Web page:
Not Photographs, They Are Parmelian Prints

Is photography over? This is the question posed by a sold-out symposium at SFMoMA later in the month.
. Those who could not get tickets are voicing their opinions online, filling the listservs and blogs. It reminded me of Ansel Adams (1902-1984) and his first portfolio: Parmelian Prints of the High Sierras (San Francisco: J.C. Moore, 1927).

When Adams met arts patron Albert Bender (1866-1941) and accepted Bender’s help to publish a portfolio of photographs, he also accepted the suggestion to call them “parmelian prints” (a made-up word). Bender felt the label of “photographic prints” would not allow them to be taken seriously as fine art.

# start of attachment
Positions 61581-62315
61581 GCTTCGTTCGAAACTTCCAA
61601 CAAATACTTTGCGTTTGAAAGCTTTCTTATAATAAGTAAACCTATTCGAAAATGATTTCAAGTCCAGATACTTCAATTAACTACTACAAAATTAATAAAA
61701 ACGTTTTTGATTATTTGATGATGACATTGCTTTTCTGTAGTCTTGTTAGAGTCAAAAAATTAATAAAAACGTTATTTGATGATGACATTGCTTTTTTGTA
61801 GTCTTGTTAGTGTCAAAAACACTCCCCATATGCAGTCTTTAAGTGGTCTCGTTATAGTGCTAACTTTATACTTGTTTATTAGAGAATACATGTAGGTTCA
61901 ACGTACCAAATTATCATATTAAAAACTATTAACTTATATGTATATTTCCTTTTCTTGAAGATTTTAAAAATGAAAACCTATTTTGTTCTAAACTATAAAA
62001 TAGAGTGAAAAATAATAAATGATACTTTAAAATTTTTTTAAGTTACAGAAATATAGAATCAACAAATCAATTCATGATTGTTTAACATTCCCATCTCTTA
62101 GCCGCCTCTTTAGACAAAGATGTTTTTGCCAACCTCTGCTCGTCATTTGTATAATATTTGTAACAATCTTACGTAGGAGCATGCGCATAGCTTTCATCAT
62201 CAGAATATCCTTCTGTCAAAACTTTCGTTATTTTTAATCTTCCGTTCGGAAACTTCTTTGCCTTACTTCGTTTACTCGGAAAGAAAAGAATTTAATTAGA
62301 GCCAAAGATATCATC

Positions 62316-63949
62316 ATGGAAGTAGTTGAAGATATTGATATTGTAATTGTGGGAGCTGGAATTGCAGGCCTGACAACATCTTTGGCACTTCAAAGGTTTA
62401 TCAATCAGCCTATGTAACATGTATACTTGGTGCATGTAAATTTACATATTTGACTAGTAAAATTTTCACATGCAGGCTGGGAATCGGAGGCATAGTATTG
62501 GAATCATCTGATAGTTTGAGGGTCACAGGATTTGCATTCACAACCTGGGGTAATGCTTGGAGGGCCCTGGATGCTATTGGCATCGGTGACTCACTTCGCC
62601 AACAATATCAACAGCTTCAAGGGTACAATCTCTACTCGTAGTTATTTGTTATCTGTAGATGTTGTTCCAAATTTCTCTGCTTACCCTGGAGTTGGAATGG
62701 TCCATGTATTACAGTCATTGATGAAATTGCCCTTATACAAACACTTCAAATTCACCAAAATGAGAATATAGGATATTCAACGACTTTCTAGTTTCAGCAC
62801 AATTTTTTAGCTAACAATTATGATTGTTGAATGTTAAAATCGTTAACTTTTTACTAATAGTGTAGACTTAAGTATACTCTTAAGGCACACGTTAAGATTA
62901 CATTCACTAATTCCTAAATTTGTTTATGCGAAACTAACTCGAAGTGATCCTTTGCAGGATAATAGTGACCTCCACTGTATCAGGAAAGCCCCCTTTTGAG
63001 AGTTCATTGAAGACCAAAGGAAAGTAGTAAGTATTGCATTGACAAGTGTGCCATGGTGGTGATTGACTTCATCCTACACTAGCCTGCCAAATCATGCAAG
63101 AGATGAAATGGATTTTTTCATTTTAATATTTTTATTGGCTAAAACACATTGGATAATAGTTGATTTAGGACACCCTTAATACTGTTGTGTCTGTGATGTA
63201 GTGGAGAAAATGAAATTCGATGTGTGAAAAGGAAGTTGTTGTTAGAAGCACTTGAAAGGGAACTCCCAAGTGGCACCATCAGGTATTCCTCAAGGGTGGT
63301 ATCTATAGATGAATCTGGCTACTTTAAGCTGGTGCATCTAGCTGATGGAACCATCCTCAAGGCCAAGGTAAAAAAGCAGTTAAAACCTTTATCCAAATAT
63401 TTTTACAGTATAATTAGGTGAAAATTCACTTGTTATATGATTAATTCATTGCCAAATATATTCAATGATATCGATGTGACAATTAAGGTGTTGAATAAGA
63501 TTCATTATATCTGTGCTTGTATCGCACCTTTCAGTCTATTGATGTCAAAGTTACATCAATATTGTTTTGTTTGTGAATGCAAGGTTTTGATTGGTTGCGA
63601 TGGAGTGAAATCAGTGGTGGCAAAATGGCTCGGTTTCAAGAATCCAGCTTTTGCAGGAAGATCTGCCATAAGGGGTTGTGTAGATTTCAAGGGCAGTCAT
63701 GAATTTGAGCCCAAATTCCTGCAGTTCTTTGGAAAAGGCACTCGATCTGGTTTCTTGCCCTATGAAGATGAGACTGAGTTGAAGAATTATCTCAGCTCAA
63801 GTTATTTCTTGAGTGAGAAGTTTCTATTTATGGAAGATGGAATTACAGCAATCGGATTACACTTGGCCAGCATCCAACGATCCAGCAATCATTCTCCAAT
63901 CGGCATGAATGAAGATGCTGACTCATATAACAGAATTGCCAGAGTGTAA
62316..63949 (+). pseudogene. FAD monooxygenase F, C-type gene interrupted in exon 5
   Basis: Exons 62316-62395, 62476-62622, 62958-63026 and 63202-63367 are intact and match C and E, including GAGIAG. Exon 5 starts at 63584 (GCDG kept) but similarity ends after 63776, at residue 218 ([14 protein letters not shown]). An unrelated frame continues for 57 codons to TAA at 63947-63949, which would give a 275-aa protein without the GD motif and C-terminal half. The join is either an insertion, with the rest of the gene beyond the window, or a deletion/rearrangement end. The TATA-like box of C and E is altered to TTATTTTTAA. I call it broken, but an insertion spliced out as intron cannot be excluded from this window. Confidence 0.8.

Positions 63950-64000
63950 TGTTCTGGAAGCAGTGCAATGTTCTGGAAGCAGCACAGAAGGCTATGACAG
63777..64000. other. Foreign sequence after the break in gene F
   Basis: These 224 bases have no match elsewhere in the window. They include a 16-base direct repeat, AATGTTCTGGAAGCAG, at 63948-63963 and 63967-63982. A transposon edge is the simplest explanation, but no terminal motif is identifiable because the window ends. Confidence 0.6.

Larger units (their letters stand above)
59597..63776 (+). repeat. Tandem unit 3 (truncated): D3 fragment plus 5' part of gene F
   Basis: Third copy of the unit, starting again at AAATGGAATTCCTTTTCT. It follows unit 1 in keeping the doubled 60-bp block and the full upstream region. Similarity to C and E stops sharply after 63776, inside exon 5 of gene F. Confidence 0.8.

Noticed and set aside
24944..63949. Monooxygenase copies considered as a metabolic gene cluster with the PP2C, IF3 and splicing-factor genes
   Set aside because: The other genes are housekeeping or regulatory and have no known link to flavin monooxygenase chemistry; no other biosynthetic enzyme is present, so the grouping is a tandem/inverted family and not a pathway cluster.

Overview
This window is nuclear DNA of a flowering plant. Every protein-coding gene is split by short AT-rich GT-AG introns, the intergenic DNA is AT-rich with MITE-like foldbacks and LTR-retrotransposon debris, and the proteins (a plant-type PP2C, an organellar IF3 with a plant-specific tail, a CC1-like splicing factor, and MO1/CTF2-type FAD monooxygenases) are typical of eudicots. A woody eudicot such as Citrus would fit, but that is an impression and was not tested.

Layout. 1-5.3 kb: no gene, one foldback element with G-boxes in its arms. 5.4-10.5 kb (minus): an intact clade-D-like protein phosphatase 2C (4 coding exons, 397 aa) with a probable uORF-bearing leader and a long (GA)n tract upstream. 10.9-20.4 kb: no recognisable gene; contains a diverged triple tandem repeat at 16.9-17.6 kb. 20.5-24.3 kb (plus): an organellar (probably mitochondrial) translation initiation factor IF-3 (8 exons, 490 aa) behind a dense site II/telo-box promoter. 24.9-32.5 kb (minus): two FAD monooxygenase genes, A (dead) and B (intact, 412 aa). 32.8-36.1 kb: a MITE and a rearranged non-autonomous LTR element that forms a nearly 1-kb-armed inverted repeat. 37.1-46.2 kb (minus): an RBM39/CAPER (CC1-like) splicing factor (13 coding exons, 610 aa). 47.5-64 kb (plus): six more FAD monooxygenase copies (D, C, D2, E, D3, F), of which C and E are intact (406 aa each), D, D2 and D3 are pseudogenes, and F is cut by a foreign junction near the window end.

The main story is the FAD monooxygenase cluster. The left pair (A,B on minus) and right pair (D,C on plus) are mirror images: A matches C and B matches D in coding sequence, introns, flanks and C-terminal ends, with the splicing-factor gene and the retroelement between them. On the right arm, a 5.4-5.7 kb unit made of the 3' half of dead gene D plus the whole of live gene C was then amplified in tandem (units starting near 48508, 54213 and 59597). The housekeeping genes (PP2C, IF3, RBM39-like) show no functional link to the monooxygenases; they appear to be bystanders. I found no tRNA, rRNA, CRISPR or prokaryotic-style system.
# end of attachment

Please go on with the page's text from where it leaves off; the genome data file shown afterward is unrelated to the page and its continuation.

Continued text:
Bender immediately committed the money to purchase ten portfolios (priced at fifty dollars each). Then, he got on the phone and sold fifty-six others before lunch. Adams had not even begun working on the prints. Ultimately, Adams produced a set of eighteen photographs: gelatin silver prints printed on Kodak Vitava Athena Grade T Parchment. No matter what they were called, the prints were a spectacular success.

The colophon and folders for the portfolio were printed at Grabhorn Press, in Oakland, California. Princeton University’s copy was donated by Isabel Shaw Slocum as part of the Myles Standish Slocume, Class of 1909, Grabhorn Press Collection. It is personally inscribed to Mr. and Mrs. Slocum from Adams. (WA) Oversize F868.S5 A42q.